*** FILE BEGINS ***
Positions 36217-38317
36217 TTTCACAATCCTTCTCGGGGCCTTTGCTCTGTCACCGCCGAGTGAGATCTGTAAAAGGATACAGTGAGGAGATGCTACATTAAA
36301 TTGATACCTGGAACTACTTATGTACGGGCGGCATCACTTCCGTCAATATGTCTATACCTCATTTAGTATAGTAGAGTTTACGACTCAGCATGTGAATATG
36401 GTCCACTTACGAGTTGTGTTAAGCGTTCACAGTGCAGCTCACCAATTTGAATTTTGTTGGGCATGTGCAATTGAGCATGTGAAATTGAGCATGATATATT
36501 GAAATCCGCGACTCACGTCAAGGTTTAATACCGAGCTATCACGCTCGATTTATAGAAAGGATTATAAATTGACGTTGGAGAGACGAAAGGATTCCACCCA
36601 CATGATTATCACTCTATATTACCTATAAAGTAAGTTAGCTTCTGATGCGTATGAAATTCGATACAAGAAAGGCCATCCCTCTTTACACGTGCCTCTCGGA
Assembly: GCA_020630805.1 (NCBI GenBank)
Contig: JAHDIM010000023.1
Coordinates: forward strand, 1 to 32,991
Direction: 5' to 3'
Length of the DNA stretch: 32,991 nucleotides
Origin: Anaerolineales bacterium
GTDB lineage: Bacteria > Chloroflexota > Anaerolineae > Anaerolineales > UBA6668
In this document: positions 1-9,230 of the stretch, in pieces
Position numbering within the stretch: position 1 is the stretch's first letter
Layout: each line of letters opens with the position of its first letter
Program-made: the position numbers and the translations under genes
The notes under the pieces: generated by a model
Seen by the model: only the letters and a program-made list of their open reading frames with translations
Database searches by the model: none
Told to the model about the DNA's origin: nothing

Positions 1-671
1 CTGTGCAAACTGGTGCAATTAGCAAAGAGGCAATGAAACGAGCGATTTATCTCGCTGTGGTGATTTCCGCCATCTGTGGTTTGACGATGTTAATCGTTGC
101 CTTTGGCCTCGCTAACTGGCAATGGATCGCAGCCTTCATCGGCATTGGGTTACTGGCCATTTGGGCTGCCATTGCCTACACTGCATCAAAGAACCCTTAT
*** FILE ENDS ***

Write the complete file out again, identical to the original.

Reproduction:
Positions 36217-38317
36217 TTTCACAATCCTTCTCGGGGCCTTTGCTCTGTCACCGCCGAGTGAGATCTGTAAAAGGATACAGTGAGGAGATGCTACATTAAA
36301 TTGATACCTGGAACTACTTATGTACGGGCGGCATCACTTCCGTCAATATGTCTATACCTCATTTAGTATAGTAGAGTTTACGACTCAGCATGTGAATATG
36401 GTCCACTTACGAGTTGTGTTAAGCGTTCACAGTGCAGCTCACCAATTTGAATTTTGTTGGGCATGTGCAATTGAGCATGTGAAATTGAGCATGATATATT
36501 GAAATCCGCGACTCACGTCAAGGTTTAATACCGAGCTATCACGCTCGATTTATAGAAAGGATTATAAATTGACGTTGGAGAGACGAAAGGATTCCACCCA
36601 CATGATTATCACTCTATATTACCTATAAAGTAAGTTAGCTTCTGATGCGTATGAAATTCGATACAAGAAAGGCCATCCCTCTTTACACGTGCCTCTCGGA
Assembly: GCA_020630805.1 (NCBI GenBank)
Contig: JAHDIM010000023.1
Coordinates: forward strand, 1 to 32,991
Direction: 5' to 3'
Length of the DNA stretch: 32,991 nucleotides
Origin: Anaerolineales bacterium
GTDB lineage: Bacteria > Chloroflexota > Anaerolineae > Anaerolineales > UBA6668
In this document: positions 1-9,230 of the stretch, in pieces
Position numbering within the stretch: position 1 is the stretch's first letter
Layout: each line of letters opens with the position of its first letter
Program-made: the position numbers and the translations under genes
The notes under the pieces: generated by a model
Seen by the model: only the letters and a program-made list of their open reading frames with translations
Database searches by the model: none
Told to the model about the DNA's origin: nothing

Positions 1-671
1 CTGTGCAAACTGGTGCAATTAGCAAAGAGGCAATGAAACGAGCGATTTATCTCGCTGTGGTGATTTCCGCCATCTGTGGTTTGACGATGTTAATCGTTGC
101 CTTTGGCCTCGCTAACTGGCAATGGATCGCAGCCTTCATCGGCATTGGGTTACTGGCCATTTGGGCTGCCATTGCCTACACTGCATCAAAGAACCCTTAT